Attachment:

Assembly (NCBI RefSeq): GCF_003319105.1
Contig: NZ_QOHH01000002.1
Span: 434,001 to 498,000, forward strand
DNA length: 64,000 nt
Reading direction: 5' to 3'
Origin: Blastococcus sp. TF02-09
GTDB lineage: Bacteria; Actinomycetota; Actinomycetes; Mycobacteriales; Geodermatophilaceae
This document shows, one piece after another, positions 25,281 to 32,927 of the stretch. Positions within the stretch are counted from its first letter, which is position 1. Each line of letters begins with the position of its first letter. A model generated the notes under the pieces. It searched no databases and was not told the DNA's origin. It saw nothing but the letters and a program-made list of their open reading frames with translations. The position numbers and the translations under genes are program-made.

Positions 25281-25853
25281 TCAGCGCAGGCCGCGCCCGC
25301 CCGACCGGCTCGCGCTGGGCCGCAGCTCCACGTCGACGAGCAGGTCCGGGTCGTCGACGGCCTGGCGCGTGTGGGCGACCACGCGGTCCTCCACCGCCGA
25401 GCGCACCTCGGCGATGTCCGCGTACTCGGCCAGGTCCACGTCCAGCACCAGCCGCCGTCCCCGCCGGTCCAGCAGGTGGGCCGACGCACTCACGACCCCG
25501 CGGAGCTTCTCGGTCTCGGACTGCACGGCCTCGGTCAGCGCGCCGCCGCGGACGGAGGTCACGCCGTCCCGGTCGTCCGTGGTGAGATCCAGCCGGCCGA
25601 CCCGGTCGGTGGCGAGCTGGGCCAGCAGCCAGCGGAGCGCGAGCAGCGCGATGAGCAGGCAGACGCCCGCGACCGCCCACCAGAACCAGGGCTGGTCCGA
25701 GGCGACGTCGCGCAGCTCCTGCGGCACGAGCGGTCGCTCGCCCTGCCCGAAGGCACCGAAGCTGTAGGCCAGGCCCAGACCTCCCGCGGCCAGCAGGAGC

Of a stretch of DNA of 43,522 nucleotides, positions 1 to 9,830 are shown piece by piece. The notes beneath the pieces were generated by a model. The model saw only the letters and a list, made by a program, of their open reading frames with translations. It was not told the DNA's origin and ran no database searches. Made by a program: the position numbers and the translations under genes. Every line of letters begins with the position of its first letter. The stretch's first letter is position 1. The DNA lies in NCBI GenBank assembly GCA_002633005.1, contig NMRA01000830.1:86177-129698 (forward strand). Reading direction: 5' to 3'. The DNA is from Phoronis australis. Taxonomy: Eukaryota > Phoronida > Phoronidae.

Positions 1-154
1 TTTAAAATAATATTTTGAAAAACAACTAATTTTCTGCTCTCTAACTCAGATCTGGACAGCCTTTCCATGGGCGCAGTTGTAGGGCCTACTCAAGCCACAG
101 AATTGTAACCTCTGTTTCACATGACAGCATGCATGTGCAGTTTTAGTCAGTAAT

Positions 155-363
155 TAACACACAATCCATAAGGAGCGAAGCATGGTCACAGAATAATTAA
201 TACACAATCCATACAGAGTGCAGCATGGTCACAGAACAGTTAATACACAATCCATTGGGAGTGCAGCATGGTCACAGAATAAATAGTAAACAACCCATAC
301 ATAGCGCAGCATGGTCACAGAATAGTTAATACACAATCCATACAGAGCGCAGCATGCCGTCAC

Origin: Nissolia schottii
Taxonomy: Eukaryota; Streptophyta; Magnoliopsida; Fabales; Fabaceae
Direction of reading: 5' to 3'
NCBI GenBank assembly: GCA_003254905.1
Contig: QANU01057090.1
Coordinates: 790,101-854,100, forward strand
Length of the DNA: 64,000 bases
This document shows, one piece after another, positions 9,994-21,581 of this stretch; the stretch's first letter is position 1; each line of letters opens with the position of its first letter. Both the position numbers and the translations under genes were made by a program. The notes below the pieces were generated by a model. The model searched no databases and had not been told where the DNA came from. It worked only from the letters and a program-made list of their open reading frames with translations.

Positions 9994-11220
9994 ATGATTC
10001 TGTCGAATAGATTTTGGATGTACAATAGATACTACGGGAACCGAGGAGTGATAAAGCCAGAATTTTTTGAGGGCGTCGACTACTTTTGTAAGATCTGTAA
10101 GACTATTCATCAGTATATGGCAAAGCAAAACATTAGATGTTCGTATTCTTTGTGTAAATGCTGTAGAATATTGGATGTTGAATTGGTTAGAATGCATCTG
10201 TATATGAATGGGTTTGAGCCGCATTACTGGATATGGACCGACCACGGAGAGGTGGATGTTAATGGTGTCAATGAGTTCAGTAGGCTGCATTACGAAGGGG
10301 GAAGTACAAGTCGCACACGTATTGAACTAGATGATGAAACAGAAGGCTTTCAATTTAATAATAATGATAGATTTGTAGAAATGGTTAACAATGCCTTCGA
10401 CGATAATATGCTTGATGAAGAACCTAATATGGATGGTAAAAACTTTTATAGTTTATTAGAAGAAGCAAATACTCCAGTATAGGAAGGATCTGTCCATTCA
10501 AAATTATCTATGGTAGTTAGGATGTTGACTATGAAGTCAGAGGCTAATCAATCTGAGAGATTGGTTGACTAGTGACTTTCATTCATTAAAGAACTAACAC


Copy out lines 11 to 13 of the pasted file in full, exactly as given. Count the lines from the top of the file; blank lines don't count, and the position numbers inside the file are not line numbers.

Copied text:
25301 CCGACCGGCTCGCGCTGGGCCGCAGCTCCACGTCGACGAGCAGGTCCGGGTCGTCGACGGCCTGGCGCGTGTGGGCGACCACGCGGTCCTCCACCGCCGA
25401 GCGCACCTCGGCGATGTCCGCGTACTCGGCCAGGTCCACGTCCAGCACCAGCCGCCGTCCCCGCCGGTCCAGCAGGTGGGCCGACGCACTCACGACCCCG
25501 CGGAGCTTCTCGGTCTCGGACTGCACGGCCTCGGTCAGCGCGCCGCCGCGGACGGAGGTCACGCCGTCCCGGTCGTCCGTGGTGAGATCCAGCCGGCCGA